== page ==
Be sure to keep in touch and send along your news! The inbox is open!



PS: The videos of all panels and sessions from the 2022 BIO Conference are now available to members and the general public! You can find the videos in the Members Area of the BIO website (under “Video Library”), or on our public YouTube page.

Biographies into Biopics: How Does it All Work?

As we dive into an exploration of new and forthcoming biopics, including one being released by a major director and based on the work of a BIO member, you may be wondering: “How do life stories—especially those sourced from biographies—make it onto the screen?”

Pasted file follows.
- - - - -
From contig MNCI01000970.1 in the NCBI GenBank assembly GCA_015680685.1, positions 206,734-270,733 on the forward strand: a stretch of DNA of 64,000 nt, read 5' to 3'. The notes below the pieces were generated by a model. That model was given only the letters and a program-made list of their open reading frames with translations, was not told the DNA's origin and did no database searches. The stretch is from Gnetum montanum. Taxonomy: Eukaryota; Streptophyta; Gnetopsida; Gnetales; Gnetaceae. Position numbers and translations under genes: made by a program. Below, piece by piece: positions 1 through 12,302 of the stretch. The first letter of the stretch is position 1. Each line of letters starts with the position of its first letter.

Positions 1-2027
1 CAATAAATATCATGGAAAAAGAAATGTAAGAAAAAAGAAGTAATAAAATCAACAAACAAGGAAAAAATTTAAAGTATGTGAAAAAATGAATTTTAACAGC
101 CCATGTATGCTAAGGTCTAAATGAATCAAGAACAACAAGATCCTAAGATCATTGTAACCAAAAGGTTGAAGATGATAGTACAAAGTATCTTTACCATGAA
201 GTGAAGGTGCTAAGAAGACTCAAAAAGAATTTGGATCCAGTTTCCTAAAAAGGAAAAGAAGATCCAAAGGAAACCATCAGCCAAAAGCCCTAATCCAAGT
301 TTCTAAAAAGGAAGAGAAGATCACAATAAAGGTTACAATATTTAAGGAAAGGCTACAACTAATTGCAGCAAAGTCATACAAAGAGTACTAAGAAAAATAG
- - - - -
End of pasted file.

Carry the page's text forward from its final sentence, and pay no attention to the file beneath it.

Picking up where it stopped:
If you’re interested in the mechanics of the process, here are two explainers for your perusal on three important topics: life rights agreements, option agreements, and shopping agreements. If you hope your biographies will one day become films, or if you find a subject you dream of creating a biopic around, understanding these fundamentals will help you set your sights appropriately.

Life Story Rights: What’s Possible and What’s Not,” by entertainment attorney Stephen Rodner.

Books to Film: The Option Versus The Shopping Agreement,” by Matt Knight, intellectual property lawyer.

Prometheus Unbound: How Kai Bird and Martin J. Sherwin’s American Prometheus, the Biography of J. Robert Oppenheimer, Became Christopher Nolan’s Next Big Film

Kai Bird “inside the fence” at Los Alamos Laboratory with a truck from circa 1945. Photo courtesy of Kai Bird.